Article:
Swallow the Air

by

Tara June Winch

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May Gibson Character Analysis

The novel’s protagonist, a fifteen-year-old Aboriginal Australian girl. May grows up in an impoverished housing project in the coastal city of Wollongong. Her Dad abandons the family when she’s a young girl and her Mum commits suicide a few years later, leaving her to be raised by Aunty, who is an alcoholic and gambling addict. Due to the instability of her parent figures and family life, May is incredibly self-sufficient and astute, leaving home and acting as an adult even though she’s very young. Her traumatic childhood also informs her craving for a more functional and loving family, leading her to set off across Australia in search first of Dad and then of Mum’s relatives. As the novel progresses, May becomes more curious about her Aboriginal heritage, which she views as an escape from the urban poverty and addiction she observes everywhere she visits. In this sense, her journey is a failure; instead of the thriving Aboriginal society she dreams of, May finds that her mother’s family has all but died out and her remaining relative, Percy, is intent on assimilating into Anglo-Australian society and uninterested in a relationship with her. However, over the course of the novel May grows more mature, learns about Aboriginal culture and her connection to the land around her, and becomes reconciled to the childhood memories that have caused her so much pain. Her eventual return to Wollongong shows that she’s finally able to face her childhood without pain, and that she’s newly committed to keeping her family intact, despite its flaws.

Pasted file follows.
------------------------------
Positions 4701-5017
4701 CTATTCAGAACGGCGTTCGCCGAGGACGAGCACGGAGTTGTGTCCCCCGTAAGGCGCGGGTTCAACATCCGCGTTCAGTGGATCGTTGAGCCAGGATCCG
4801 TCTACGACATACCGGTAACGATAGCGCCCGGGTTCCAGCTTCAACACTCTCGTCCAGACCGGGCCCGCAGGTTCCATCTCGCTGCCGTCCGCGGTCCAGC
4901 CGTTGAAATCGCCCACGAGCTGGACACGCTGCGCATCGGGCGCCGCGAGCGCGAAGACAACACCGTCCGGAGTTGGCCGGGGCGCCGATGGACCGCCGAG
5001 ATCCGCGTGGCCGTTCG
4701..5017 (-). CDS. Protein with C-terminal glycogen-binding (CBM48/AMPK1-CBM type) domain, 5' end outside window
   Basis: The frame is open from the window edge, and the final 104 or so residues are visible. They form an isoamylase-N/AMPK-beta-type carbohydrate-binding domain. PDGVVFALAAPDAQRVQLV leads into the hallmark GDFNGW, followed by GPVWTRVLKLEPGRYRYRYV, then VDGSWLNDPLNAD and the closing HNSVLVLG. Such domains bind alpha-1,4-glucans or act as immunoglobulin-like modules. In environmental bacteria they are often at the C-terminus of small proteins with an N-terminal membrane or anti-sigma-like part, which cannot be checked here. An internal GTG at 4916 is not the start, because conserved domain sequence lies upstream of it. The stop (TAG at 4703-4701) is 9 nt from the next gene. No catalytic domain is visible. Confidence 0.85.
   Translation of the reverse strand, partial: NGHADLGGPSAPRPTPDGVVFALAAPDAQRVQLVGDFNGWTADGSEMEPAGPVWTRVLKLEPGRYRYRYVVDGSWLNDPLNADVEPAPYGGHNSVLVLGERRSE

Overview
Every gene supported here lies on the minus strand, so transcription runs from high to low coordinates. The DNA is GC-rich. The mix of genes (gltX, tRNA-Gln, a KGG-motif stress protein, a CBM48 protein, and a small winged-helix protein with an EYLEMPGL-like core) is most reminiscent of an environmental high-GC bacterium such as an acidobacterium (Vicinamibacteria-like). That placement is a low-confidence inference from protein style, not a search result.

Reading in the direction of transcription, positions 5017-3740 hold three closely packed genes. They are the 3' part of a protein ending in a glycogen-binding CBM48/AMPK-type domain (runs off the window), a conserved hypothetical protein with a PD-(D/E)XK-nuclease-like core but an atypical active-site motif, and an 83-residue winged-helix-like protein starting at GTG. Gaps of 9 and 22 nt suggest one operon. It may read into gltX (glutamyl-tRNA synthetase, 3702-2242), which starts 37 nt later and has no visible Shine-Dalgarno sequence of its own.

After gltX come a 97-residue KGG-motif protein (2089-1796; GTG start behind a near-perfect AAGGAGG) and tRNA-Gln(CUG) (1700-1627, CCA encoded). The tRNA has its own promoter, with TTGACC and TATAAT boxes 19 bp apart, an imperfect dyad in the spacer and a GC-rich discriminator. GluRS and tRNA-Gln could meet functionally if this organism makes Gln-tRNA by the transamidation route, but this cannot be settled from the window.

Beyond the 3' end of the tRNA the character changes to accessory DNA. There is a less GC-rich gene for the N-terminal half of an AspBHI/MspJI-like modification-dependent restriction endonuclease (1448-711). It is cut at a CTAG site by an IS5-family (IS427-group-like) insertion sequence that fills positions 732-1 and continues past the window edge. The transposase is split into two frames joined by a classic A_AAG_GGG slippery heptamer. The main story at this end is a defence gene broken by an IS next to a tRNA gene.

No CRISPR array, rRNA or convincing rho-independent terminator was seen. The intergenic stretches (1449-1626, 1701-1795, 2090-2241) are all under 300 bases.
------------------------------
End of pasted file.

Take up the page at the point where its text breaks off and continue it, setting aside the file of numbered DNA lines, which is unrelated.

May Gibson Quotes in Swallow the Air

The Swallow the Air quotes below are all either spoken by May Gibson or refer to May Gibson. For each quote, you can also see the other characters and themes related to it (each theme is indicated by its own dot and icon, like this one:
The Power of Memory Theme Icon
). Note: all page numbers and citation info for the quotes below refer to the University of Queensland Press edition of Swallow the Air published in 2006.
1. Swallow the Air Quotes

I thought about Mum’s pain being freed from her wrists, leaving her body, or what was left […] And I knew it was all right not to forget.

Related Characters: May Gibson (speaker), Mum
Page Number: 9
Explanation and Analysis:
4. My Bleeding Palm Quotes

Paradise Parade, built over the old Paradise Abattoir, bore two long rows of housing commission flats, unregistered cars, busted prams and echoes of broken dreams, all crammed into our own special section of Woonona Beach. Paradise, ha!

Related Characters: May Gibson (speaker)
Related Symbols: Housing Projects
Page Number: 33
Explanation and Analysis:

Soon they’d demolish all the fibro and move us mob out to the western suburbs. For now we were to be satisfied with the elitist postcode and our anonymity.

Related Characters: May Gibson (speaker)
Related Symbols: Housing Projects
Page Number: 33
Explanation and Analysis:
5. Bushfire Quotes

It is their land, Mum would say, so we have to help look after it for them in exchange for our staying here. Be respectful, she’d say.

Related Characters: May Gibson (speaker), Mum
Page Number: 44
Explanation and Analysis:
6. Leaving Paradise Quotes

Billy and me were like shadows; we could merge into the walls without being noticed. We’d move on the same tides; when we were laughing we couldn’t stop each other, when we were talking neither of us could get a word in, when we were fishing, being sad, or being silent, we were both empty cups.

Related Characters: May Gibson (speaker), Billy Gibson
Related Symbols: Water
Page Number: 59
Explanation and Analysis:
7. To Run Quotes

If you could be any fruit what would you be? I would be the mango that breaks off the stem into my dad’s fingers, the apple of his eye before I slide into the picking bag.

Related Characters: May Gibson (speaker), Dad
Page Number: 63
Explanation and Analysis:
8. Territory Quotes

My old man isn’t though; his family are from the First Fleet and everything. Rich folk they were, fancy folk from England.